The Bushmaster carried by Dick Metcalf would deliver the first true test. With five good hogs hanging in the cooler from day one, we dropped the tailgate in a primo-bedding area to kick-off day two. The pack of Mt. Curr’s jumped a bruiser that turned to square off with the dogs after a short three hundred yard dash. An average hog would normally run much farther and when bayed would be in the thickest cover possible. This was no average hog, with no fear for man or beast. The Three hundred pound pure Euro bayed in an old growth hardwood bottom and was a sight to see. The boars short run allowed Dick Metcalf and the crew to be on the scene pronto. With the hog’s attention focused on the dogs Mr. Metcalf shouldered his Bushmaster “Thumper” at thirty yards and struck the massive animal in the vitals with a 250 grain attitude adjustment. Hornadys 450 SST passed the test as the prehistoric looking beast went down, making little effort to recover. The bullet would later be recovered shaped like a mushroom with the jacket intact confirming a text book expansion. Weight retention was excellent after entering the left shield, penetrating the big boned animal to come to rest lodged in the right shield on the opposite side.
Later that day Mr. Hornady and myself opted to take post on a well used trail a mile down from a bedding area that the dogs would be released into. The Hornady 450 would soon be put to the test by their creator. The ability of the “Thumper” to allow rapid follow up target acquisition would also be tested for the first time. More than twenty hogs had passed us within range, some were good hogs, I was getting antsy! The 450 is not an average cartridge. It became obvious Mr. Hornady did not wish to test his new round on an average hog. Being selective paid off as he drew down on an alpha sow with body mass that equaled any hog we had hanging. Focusing the red dot on the hogs front shoulder, Mr. “H” fired three rapid shots sending the running hog to the ground in a cloud of dust. He lowered the rifle with a satisfied look in his eyes. I couldn’t help but think of how gratifying it must be, to do such a thing, and know your company made it all possible. Then he turns to me and says son” I love carrying this rifle! Short, handy, and no question, enough horsepower to get the job done!"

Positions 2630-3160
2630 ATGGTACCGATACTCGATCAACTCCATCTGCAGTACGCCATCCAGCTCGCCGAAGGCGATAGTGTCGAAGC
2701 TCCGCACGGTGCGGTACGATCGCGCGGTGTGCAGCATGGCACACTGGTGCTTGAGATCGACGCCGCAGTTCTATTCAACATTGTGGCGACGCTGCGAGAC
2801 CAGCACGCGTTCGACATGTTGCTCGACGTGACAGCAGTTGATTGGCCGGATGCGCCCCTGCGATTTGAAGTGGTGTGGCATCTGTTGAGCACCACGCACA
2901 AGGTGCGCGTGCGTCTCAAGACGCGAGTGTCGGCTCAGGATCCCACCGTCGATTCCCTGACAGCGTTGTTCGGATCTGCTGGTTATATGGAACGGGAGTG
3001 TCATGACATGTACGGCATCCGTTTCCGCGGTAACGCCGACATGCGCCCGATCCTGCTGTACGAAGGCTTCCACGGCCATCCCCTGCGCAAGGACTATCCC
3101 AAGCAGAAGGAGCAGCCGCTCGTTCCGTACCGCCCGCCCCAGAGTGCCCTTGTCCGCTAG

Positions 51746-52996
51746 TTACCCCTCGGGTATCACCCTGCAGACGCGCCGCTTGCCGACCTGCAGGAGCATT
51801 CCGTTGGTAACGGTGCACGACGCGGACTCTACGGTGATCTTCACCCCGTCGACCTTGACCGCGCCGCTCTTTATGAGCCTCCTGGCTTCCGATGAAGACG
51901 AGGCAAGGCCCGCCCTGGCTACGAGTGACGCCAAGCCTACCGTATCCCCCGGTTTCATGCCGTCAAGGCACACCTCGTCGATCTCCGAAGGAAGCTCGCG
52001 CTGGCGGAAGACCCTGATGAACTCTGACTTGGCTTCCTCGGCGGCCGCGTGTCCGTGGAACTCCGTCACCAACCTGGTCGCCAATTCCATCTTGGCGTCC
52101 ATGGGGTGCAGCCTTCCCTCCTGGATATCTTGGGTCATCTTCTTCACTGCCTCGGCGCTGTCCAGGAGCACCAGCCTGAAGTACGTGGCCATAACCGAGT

The ultimate test would come at the hands of Guns and Ammo editor Richard Venola. With the dog’s nowhere to be seen or heard, Richard found himself in the right place at the right time. Flanked by myself and Terry Palmer of B.H.M., Richard dropped down on one knee as a massive European boar headed straight toward us. Offering only a straight on head shot Richard put the 450 bullet just inside the boars left eye socket. Another three hundred pound beast fell to the new Hornady 450 SST. It was later discovered the bullet followed a path down the boars spine to be recovered from the left hind quarter. Ouch!
By the time it was said and done, eleven hogs fell to the 450 BUHMASTER, some were average, some were the kind most men dream of harvesting. The 450 BUSHMASTER is everything Hornady designed it to be. The Bushmaster Rifle proved to be an excellent host for this cartridge. It can best be put into Mr. Hornadys own words "there is simply nothing else commercially available that can give you a 250 grain bullet at 2200 fps in a semi auto. There's lots of powerful cartridges as well as semi autos but this is the only one you can buy with out some custom conversion and never-to-be-found ammo" thanks Steve. You have outdone yourself again, what’s next?
I must also thank Bushmaster, B.H.M., the Buck and Boar crew, lady luck and the good Lord. Now I have to mail these rifles back. I thought keeping my hand out of the cookie jar was hard to do!……………………………............... See you in Tusker City Baby!